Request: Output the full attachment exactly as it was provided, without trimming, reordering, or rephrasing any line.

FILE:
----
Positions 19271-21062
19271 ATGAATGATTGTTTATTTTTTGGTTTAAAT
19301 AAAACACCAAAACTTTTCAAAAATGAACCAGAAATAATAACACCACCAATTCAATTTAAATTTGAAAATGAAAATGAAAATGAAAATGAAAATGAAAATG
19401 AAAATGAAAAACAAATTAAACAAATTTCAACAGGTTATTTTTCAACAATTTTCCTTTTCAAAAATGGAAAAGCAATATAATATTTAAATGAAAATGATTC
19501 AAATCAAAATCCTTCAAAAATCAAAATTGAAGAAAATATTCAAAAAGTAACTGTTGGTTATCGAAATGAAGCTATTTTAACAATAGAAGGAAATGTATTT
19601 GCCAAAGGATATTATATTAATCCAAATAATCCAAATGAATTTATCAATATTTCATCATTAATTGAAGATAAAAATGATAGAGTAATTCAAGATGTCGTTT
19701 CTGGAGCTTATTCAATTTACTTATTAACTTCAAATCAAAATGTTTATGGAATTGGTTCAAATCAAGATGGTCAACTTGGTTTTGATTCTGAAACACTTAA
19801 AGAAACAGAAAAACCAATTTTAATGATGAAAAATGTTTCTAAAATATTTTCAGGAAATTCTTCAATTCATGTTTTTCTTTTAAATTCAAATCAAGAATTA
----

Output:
Positions 19271-21062
19271 ATGAATGATTGTTTATTTTTTGGTTTAAAT
19301 AAAACACCAAAACTTTTCAAAAATGAACCAGAAATAATAACACCACCAATTCAATTTAAATTTGAAAATGAAAATGAAAATGAAAATGAAAATGAAAATG
19401 AAAATGAAAAACAAATTAAACAAATTTCAACAGGTTATTTTTCAACAATTTTCCTTTTCAAAAATGGAAAAGCAATATAATATTTAAATGAAAATGATTC
19501 AAATCAAAATCCTTCAAAAATCAAAATTGAAGAAAATATTCAAAAAGTAACTGTTGGTTATCGAAATGAAGCTATTTTAACAATAGAAGGAAATGTATTT
19601 GCCAAAGGATATTATATTAATCCAAATAATCCAAATGAATTTATCAATATTTCATCATTAATTGAAGATAAAAATGATAGAGTAATTCAAGATGTCGTTT
19701 CTGGAGCTTATTCAATTTACTTATTAACTTCAAATCAAAATGTTTATGGAATTGGTTCAAATCAAGATGGTCAACTTGGTTTTGATTCTGAAACACTTAA
19801 AGAAACAGAAAAACCAATTTTAATGATGAAAAATGTTTCTAAAATATTTTCAGGAAATTCTTCAATTCATGTTTTTCTTTTAAATTCAAATCAAGAATTA